Hedgeweek exclusive: Gary Collier (pictured), the CTO of Man Group’s front office tech platform, Man Alpha Technology, discusses the evolving challenge of extracting value from data, and the technology Man Group has created to help.
- Many hedge funds are managing an increasing amount and complexity of data
- Data is always evolving, problems are always evolving – and firms’ tech must, too
- This is creating opportunities for technologists to disrupt the way firms operate
By Gary Collier
CTO, Man Alpha Technology
Ten years ago, when we first started work on ArcticDB, problem-solving in the data space was more focused on time series data.
In practical terms, this meant that data frames – the primary method for organising data and a very natural way for data scientists to think – were very long and very narrow. Within Man Group, we had a growing need for something that could scale horizontally in a way that was a challenge for the third-party vendor solutions we were using at the time.
Initially, we tried to add more computer power to process in parallel. But the third-party technology we were using for time-series data had fundamental design limitations that meant there were bottlenecks in data transfer. We evaluated alternatives, but concluded that no vendor or open source product would give us the performance, scalability and flexibility we required. At that point, we decided to build the technology in-house.
ArcticDB is the result – a Python-native DataFrame database and our response to the ever-increasing amount of data and complexity of front-office research.
At Man Group, we’re often dealing with asset classes that encompass an enormous universe of individual instruments – hundreds of thousands, in some cases – and the ability to represent such a large universe, and its evolution over time, in a single prime dataset and make decisions around that data quickly is invaluable. This technology is now driving investment decisions across Man Group’s front office, including product innovation.
Of course, the challenge of extracting value from ever-increasing datasets is one shared by the entire investment management industry. The first public-facing version of ArcticDB was launched on GitHub in 2015. So far, it has had over a million downloads.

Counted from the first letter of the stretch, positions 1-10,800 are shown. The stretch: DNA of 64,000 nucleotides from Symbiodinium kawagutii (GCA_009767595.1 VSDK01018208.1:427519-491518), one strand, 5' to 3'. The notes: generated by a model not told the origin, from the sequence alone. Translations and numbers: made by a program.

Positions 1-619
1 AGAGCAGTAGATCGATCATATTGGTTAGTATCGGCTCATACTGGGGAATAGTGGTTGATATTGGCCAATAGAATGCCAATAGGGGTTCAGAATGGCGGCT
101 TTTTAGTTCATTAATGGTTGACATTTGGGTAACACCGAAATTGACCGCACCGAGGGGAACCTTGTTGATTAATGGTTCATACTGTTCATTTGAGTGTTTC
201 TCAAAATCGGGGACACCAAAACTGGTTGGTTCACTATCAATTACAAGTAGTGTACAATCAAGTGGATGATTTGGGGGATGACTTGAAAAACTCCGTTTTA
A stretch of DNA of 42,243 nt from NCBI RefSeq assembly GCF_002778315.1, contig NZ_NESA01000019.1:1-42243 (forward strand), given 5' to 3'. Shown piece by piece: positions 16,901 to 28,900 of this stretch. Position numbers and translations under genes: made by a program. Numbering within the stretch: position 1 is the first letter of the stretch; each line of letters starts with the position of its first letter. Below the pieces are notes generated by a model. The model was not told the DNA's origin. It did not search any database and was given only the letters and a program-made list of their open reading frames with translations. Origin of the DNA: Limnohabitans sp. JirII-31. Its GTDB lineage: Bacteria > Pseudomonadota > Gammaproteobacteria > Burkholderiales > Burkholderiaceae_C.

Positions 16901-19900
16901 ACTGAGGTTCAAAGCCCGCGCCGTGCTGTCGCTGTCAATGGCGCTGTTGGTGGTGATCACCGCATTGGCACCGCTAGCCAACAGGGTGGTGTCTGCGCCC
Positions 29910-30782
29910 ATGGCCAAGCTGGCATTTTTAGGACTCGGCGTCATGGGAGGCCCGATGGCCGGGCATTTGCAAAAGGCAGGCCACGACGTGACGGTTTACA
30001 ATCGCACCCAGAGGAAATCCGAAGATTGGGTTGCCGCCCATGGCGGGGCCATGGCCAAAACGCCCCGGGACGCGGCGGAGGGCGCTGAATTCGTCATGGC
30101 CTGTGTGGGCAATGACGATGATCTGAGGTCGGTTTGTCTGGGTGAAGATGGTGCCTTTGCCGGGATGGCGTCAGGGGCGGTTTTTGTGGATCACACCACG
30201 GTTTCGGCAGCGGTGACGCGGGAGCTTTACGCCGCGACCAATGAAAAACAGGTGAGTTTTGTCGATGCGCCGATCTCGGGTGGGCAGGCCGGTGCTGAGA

The challenge facing funds
Today, the data frames used by many investment managers look a bit like an Excel spreadsheet – just much, much bigger. For example, quantitative analysis of a contemporary corporate bond universe might require a data frame 500,000 columns wide and millions – even billions – rows deep.
But even that’s a simplistic view. Those investment firms running complex back tests may require a model that uses 1,000 or even 10,000 data frames, with data that changes in shape and size. Corporate bond or tick data, for example, can be sparsely populated, meaning the whole shape of the data is time varying. Veracity and provenance are other important characteristics. That is, it’s important to know how data looks at the point in time, at the point it was issued, and what changes were made and when, not just after it’s been corrected.
There’s a finite set of truths about financial assets and the more relevant data you have and can process effectively, you can get incrementally closer to understanding what those fundamental truths are, which in turn helps you understand how a particular asset might behave in future.
You need technology that accounts for all of this.
Where next? There are many exciting items on our immediate roadmap. We’re talking with firms across different industries and sectors – from data vendors to investment banks and technology companies – and everybody seems to have a data problem and is reimagining their data platform.
Is it just coincidence that these data platform problems are emerging at the same time? If I’d asked each institution every year over the past 10 years, would they have said the same thing? Data is constantly evolving, so the problem is always evolving. That creates huge potential for technologists to go in and disrupt the way many firms, in many industries, operate. This is just the beginning.
Fundamentally, every investment firm on the planet deals with data. If you’re in the business of dealing with problems, you’re in the business of dealing with data – and you need technology that can help your process that data and extract value as efficiently as possible.
Gary Collier is the CTO of Man Alpha Technology, the front office technology arm of Man Group, a global active investment manager. His insights feature in Hedgeweek’s April research report, Turning Point: The New Technologies Helping Hedge Funds Evolve.